Now, given the foregoing, one might expect that his gay characters would be paragons of virtue, but rest assured, dear reader, that this is not the case. In fact, aside from Gary Stu and his closeted boyfriend, his gay male characters generally are either twinks and whores (literally), or over-the-top aging camp queens. It also appears there are no other types of gay men out there. There are no bears, there are no ordinary guys, and of course there are no "gay guys over 50" with jobs and ordinary lives with ordinary issues, because, as this author makes clear, all gay teens become twinks (and whores) who then become camp queens who curl up and die as soon as they hit age 49-after spending their time being "bitchy queens involved somehow in gay community affairs" whatever the heck THAT means.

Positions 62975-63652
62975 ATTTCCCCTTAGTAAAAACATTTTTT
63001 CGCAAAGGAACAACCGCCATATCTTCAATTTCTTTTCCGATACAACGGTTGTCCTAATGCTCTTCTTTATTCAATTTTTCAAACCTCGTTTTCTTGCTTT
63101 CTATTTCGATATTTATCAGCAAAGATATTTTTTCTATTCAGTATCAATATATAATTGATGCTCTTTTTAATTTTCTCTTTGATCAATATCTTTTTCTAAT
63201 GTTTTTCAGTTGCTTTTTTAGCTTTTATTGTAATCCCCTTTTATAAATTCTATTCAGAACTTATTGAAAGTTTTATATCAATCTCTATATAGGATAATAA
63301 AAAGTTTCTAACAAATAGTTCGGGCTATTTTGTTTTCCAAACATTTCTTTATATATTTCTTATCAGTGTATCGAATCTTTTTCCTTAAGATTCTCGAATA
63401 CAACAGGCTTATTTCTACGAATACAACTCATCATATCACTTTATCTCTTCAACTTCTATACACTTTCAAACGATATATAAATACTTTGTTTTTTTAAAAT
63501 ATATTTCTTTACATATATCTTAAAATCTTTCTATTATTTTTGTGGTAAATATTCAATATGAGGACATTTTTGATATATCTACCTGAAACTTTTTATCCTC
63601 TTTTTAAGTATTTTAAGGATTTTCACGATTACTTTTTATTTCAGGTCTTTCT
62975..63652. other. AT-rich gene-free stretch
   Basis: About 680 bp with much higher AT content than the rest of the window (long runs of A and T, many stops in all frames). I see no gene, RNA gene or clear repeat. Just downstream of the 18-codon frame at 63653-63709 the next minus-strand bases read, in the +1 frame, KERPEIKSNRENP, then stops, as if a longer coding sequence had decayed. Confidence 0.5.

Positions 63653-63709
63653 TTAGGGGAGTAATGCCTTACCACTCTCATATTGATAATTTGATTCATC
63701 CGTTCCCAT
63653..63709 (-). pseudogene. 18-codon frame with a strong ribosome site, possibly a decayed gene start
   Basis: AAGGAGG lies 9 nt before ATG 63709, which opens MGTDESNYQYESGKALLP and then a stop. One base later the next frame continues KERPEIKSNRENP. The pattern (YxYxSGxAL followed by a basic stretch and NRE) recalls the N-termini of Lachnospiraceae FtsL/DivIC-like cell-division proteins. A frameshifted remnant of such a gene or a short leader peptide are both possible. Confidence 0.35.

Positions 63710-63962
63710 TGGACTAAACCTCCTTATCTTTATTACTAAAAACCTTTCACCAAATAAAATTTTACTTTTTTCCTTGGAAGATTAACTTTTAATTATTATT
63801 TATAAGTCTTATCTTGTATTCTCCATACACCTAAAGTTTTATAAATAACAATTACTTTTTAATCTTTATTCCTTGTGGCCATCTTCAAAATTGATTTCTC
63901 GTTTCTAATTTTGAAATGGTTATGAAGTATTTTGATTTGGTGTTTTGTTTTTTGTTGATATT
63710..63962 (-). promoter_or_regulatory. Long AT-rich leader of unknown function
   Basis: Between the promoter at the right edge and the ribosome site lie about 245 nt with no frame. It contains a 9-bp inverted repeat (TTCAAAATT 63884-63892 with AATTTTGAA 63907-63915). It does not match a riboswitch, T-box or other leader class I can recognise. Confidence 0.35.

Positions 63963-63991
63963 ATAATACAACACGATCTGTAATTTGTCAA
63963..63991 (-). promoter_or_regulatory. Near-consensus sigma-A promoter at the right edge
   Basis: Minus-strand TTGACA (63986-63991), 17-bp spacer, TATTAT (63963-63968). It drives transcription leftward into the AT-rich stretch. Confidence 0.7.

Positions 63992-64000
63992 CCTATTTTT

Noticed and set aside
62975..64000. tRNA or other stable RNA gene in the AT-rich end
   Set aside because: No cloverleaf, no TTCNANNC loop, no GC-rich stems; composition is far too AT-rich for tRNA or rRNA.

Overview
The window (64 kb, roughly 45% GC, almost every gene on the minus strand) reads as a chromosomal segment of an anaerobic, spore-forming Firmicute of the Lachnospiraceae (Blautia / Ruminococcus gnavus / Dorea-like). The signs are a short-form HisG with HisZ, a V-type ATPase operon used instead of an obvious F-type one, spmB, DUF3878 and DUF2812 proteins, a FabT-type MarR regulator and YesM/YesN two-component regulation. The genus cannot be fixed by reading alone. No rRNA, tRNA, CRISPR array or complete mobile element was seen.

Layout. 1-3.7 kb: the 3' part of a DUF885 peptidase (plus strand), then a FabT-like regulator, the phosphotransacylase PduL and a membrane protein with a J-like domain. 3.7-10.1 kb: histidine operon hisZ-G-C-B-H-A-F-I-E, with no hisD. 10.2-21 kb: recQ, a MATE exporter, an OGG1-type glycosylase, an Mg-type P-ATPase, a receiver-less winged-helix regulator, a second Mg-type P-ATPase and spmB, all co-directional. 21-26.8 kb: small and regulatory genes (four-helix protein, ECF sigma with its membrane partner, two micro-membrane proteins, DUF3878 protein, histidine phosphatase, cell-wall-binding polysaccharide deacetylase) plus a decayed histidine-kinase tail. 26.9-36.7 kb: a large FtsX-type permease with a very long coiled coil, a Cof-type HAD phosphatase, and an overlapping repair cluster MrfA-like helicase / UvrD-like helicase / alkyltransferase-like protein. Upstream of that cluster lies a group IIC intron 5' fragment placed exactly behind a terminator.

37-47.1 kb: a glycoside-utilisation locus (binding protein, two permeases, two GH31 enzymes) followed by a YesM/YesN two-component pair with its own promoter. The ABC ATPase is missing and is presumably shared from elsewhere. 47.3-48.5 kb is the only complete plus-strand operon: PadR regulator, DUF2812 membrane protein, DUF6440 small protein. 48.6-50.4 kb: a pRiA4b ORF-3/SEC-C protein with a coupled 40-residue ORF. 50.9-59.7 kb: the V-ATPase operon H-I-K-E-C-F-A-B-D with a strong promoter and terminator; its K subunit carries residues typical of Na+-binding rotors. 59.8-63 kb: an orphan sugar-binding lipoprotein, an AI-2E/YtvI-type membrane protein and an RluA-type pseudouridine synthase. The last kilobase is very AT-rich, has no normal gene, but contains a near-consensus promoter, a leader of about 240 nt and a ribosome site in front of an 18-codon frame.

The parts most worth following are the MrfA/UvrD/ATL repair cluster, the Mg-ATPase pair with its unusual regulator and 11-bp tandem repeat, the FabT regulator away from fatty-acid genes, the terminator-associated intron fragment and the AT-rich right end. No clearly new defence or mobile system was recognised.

And last, but not least, we have our token lesbian (just to be inclusive, apparently). She is a completely overdone stereotype of lesbianism in leather who weighs probably 300 pounds, is stronger than most men (of course) AND is an apparently "hated" because "she is a woman" (Because god forbid we should fail to point out how misogynistic those awful gay twine/whores and camp queens are). However, just to ensure we don't decide to feel TOO sympathetic to this abusrd stereotype, for fun our token lesbian pimps out the gay twinks on the side...under the guise of "helping the poor runaway gay boys" because, after all, deep down she is still "just a woman who wants to help the kids". (The lesbian pimp with the heart of gold-a variation of sorts on the "hooker with a heart of gold" trope, I suppose....).